Difficult to go back to ECQ, DTI chief says amid medical community’s plea for stricter quarantine in Manila

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(FILE PHOTO)

Metro Manila (CNN Philippines, August 2)— Imposing a stricter enhanced community quarantine measure in Mega Manila will prove to be difficult, the Trade Department says in response to pleas from the medical community for tighter COVID-19 restrictions in the area.

In a message to CNN Philippines on Sunday, Trade Secretary Ramon Lopez said he supports calls to address the concerns of healthworkers, but noted there are other ways to help alleviate the crisis situation.

“How can we help our frontliners? They need more support in all aspects,” Lopez said.

“But (it’s) difficult to go back to ECQ. (It’s) damaging to people’s health, with unemployment and poverty affecting health and wellness and nutrition intake. (It) will affect long-term health and capacity to learn for children,” he added.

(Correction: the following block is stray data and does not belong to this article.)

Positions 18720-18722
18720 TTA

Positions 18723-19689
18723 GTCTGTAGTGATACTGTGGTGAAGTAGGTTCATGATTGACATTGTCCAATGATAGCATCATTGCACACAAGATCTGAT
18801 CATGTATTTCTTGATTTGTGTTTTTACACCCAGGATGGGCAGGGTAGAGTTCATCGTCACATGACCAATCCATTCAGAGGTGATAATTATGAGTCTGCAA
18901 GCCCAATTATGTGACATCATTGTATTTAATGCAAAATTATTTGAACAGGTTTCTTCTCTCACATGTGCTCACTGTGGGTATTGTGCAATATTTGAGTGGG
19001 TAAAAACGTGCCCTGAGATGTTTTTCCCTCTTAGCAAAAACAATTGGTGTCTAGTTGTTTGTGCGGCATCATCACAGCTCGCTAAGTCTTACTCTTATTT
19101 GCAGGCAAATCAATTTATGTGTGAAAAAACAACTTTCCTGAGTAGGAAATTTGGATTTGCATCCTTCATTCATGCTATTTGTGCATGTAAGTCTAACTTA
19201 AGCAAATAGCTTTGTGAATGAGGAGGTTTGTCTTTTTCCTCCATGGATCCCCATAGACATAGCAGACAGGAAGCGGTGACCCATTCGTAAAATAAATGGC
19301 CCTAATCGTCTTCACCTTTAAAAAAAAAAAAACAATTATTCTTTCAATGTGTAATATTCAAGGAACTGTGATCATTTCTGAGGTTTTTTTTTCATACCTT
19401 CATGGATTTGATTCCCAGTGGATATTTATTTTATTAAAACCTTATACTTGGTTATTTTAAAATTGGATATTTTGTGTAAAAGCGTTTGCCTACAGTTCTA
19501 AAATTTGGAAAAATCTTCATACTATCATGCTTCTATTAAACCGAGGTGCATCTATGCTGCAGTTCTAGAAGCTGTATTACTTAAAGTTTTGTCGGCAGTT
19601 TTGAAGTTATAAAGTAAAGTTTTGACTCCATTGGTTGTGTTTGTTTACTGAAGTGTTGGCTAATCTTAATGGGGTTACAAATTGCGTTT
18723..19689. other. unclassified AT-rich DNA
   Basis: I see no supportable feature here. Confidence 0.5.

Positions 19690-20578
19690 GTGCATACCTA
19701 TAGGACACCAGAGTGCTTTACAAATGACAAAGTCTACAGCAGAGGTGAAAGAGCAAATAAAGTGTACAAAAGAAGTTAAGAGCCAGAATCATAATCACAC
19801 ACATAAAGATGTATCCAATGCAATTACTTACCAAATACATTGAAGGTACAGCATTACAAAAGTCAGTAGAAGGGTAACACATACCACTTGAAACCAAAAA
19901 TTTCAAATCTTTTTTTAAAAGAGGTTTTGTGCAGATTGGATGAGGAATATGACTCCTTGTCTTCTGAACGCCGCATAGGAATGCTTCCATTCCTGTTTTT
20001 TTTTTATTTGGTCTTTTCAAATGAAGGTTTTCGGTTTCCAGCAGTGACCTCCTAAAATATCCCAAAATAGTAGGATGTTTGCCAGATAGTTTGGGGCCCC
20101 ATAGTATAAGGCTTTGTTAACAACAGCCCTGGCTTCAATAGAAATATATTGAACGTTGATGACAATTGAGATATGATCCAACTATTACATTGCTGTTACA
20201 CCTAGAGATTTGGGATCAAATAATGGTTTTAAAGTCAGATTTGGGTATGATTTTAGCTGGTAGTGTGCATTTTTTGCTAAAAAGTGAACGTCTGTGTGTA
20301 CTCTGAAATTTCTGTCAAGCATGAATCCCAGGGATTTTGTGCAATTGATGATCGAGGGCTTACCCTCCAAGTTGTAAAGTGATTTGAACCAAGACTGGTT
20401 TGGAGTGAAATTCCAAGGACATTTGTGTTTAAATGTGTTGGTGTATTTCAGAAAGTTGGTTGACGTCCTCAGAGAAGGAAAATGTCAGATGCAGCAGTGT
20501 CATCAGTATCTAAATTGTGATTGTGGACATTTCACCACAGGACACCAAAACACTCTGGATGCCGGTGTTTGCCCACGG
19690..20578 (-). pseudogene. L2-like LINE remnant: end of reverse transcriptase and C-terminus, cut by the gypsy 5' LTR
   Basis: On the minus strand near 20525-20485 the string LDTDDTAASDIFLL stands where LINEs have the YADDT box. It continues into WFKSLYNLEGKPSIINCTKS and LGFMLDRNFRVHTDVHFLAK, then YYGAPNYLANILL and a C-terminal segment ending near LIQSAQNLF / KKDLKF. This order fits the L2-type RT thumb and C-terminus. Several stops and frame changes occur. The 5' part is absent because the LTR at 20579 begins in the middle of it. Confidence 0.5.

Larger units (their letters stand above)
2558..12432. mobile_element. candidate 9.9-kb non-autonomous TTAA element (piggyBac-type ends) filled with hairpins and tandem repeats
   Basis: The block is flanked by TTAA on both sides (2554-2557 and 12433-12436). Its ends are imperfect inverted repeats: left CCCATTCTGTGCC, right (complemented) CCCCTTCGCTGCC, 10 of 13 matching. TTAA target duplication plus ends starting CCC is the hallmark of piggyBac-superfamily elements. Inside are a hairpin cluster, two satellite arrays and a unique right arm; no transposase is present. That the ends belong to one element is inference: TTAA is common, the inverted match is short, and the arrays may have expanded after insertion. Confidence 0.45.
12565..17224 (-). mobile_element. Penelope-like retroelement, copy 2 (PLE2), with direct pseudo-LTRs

Lopez said local government units have the capacity to impose granular lockdowns, and that strict health protocols have been set in place to avoid the spread of the virus.

The DTI chief also stressed the importance of balancing health and economy during this crisis, adding that citizens “need to manage and live with the virus which is here to stay.”

READ: Gyms, internet cafes allowed to partially reopen in GCQ areas by August

On Saturday, several medical societies appealed for President Rodrigo Duterte to place Mega Manila back to ECQ until August 15, citing an overwhelmed healthcare system and “burned out” frontliners. Mega Manila is composed of Metro Manila, Calabarzon, Central Luzon, and Mimaropa.

The move will also pave the way for healthcare workers to “refine” pandemic control strategies, the group added.

Some officials and experts, however, expressed concern over the proposal, saying it may cause possible repercussions on the country’s economy.

Metro Manila remains under the more relaxed general community quarantine until mid-August, but LGUs have the authority to declare strict localized lockdowns in areas that see a hefty increase in COVID-19 infections.